9 of 9 people found the following review helpful
5.0 out of 5 stars Stone-Cold Classic
The first of the Underworld USA trilogy and my own personal favourite Ellroy novel. Not only classic crime/thriller writing, this is a work demanding serious consideration as 'The Great American Novel'. Intense, violent and cynical, Ellroy's canvas expands beyond LA to the whole of the USA and beyond. His fevered reimaginings of our collective past burn with rage and...
Published on 2 Sep 2004 by Mr. Warren M. Fisher
3.0 out of 5 stars Difficult to understand
It's probably my fault, but I found Ellroy very difficult to read and understand. It's a shame really because American Tabloid is the sort of genre I really like - fiction based on fact. But I'm afraid I suffered too long and had to pack it in. It is very strong American 'dude speak' I wish I could get a similar book (gangster/Kennedys/Hoover/Union bosses/show biz) that I...
Published 9 months ago by W. R. Robinson
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9 of 9 people found the following review helpful
5.0 out of 5 stars Stone-Cold Classic,
The first of the Underworld USA trilogy and my own personal favourite Ellroy novel. Not only classic crime/thriller writing, this is a work demanding serious consideration as 'The Great American Novel'. Intense, violent and cynical, Ellroy's canvas expands beyond LA to the whole of the USA and beyond. His fevered reimaginings of our collective past burn with rage and cynical wit. Corruption and betrayal are the daily currency of the nation's leaders and their henchmen, of the rich and powerful, with anyone still clinging to a shred of idealism crushed by their vaunting ambition and greed.
Immensely readable, as gripping as any thriller, but this burns with an feverish passion and intelligence suggesting more. Beneath the darkness and nihilism, one senses Ellroy's own romantic yearning, but he knows this is nothing in the face of ruthlessly amoral determination. Spellbinding and wrenching, this is a stone-cold classic.
23 of 24 people found the following review helpful
5.0 out of 5 stars A True Modern Classic,
If ytou have any interest at all in crime writing or the America of the 1950's and 60's you have to read this book. I read the Black Dahlia several years ago and enjoyed it, but it was, in my opinion, nothing compared to this. I truly believe this to be amnong the very best (if not THE best)fiction I have read. And I have read a couple of books a month for many years. A superbly dark, shocking, intriguing novel. The manner in which the author binds together real historical characters with fictional ones, real documented events with invented, and real relationships and conversations with new is truly stunning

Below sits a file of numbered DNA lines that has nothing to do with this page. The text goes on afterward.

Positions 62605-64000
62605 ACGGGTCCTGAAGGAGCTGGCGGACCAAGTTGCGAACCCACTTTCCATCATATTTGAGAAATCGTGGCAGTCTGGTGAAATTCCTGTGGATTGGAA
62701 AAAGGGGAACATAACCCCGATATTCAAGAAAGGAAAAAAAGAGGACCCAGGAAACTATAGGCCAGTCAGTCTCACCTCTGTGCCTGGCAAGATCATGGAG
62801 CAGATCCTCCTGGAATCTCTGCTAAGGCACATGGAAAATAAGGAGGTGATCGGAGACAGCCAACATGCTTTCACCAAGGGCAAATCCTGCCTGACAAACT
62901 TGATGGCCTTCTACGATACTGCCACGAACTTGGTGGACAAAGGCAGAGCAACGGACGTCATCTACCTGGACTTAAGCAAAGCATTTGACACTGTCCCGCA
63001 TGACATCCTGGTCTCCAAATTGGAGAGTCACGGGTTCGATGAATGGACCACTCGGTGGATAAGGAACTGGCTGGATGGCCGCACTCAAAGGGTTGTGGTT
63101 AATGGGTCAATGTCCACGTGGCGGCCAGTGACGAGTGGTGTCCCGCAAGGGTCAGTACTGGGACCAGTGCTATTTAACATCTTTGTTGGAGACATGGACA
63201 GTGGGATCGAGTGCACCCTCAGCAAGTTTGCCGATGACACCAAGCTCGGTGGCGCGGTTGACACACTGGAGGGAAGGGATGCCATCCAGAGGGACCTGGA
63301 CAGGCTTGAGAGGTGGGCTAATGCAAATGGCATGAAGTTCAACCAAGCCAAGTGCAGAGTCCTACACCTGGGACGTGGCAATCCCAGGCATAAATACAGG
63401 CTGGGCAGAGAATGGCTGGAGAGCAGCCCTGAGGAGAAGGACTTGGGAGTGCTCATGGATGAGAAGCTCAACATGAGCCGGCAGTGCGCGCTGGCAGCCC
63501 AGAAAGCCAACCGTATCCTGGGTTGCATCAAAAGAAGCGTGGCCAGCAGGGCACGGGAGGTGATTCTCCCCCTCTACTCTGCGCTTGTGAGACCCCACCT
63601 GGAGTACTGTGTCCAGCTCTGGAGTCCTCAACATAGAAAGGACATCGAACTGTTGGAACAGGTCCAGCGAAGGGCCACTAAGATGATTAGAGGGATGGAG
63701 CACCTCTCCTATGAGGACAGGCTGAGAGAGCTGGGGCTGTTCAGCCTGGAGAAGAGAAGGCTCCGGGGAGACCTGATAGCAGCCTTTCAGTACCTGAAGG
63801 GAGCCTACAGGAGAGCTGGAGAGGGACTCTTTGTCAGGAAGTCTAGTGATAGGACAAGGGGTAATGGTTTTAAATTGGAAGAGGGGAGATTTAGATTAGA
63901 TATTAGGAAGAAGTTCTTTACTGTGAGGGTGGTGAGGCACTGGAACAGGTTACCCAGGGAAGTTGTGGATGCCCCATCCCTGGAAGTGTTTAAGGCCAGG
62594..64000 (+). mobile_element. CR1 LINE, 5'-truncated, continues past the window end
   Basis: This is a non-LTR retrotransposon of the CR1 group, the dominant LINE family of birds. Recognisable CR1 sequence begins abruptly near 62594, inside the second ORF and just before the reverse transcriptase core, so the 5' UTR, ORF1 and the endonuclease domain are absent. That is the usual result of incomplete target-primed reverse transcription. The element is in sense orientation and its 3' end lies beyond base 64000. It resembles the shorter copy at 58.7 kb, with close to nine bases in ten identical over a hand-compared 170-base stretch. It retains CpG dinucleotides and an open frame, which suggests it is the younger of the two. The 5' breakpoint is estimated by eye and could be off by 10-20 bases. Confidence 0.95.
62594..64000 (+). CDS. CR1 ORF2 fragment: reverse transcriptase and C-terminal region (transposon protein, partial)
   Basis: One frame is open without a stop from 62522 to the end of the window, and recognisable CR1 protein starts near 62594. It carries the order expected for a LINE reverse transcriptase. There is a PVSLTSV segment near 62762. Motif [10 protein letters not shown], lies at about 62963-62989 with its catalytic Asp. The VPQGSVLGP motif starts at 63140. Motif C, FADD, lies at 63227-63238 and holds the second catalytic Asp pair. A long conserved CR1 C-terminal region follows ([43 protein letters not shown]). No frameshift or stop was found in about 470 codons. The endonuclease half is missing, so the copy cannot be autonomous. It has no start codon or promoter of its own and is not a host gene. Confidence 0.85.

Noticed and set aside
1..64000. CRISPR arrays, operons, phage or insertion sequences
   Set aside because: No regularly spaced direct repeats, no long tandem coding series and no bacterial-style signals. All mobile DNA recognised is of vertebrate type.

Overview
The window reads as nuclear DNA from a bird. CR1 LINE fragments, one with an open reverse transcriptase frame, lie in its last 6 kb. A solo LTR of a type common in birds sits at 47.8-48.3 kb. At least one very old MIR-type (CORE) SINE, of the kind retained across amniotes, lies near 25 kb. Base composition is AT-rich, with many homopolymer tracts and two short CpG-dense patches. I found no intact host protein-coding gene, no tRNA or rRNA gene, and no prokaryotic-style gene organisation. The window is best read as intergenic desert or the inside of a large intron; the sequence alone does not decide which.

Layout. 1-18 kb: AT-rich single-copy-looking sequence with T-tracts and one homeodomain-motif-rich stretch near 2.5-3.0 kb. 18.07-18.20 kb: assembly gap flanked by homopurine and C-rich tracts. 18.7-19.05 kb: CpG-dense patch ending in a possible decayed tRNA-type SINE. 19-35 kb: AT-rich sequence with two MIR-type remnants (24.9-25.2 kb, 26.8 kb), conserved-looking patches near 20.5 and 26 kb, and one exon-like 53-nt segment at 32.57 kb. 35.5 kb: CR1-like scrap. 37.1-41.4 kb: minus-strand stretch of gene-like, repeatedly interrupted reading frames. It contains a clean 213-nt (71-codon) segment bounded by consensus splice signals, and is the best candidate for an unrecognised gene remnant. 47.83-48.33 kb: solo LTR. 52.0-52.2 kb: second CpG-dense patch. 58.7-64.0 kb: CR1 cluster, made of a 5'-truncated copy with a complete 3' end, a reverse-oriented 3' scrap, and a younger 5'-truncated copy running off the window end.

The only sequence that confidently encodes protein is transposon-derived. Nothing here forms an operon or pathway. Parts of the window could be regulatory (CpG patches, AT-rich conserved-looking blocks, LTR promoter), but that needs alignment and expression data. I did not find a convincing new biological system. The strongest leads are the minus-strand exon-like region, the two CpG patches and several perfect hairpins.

7 of 7 people found the following review helpful
5.0 out of 5 stars fabulous introduction,
like my above title states i found American Tabloid a fabulous way to introduce myself to the literary world of James Ellroy.The manner in which he portrays such a fascinatingly intense era brimming with high drama and using all the main players that made up the USA at that time made for very compelling reading indeed.I now have The Cold Six Thousand at the ready and i anticipate another couple of weeks of reading into the small hours if AT is anything to go by(the fact that it is indicated to be even better has me positively salivating)
14 of 15 people found the following review helpful
5.0 out of 5 stars much to admire in this extraordinary book but little to like,
Reading this book is a little like enduring some particular -if temporary - form of mental illness. It is trip inside the lives of a variety of characters -both real and imagined-who are connected by strings of violence and puddles of loathing. There is an almost total absence of those virtues that feature so highly in the mythology of America - truth, honour, fair play and personal integrity. Even within the writer himself you sense the same darkness and the same anger that drives so many of the characters of this novel. Ellroy also takes us deep inside Washington and provides an arena for the politicians to reveal themselves - naked and disgraced - as the real gangsters, the real torcholders of self serving viciousness, double dealing and the American Way. There is something dark-really dark- in James Ellroys writing and in the man himself. There is little to lift us and give us hope for the species. You are left feeling that lunch with James Ellroy might turn out to be a heavy meal. Ultimately, however, this book is a great triumph because it leaves you certain that even if all as it is described is not entirely all as it happened it does not matter. For those parts that might not be entirely true convince as being absolutely real! What is revealed in this book is neither lovely nor good but it emerges from any careful reading triumphant because of the power and the quality of the writing which left me believing absolutely that these characters and the edgy affluent and violent events they moved through ultimately consumed them and corrupted them completely. This was no golden age - this was no Camelot and these were not chivarous men. Thankfully we now live in better more accountable times - don't we? This remains for me an extraordinary well written book teeling a story that may or may not contain any historical accuracy but it is a book which wonderfully evokes a time and place more successfully than we could really expect. A wonderful book and -in my view- the finest work -so far - of the finest crime writer working in America to-day and a crime writer only rivalled by the great Jim Thomson as the finest of the century. READ THIS BOOK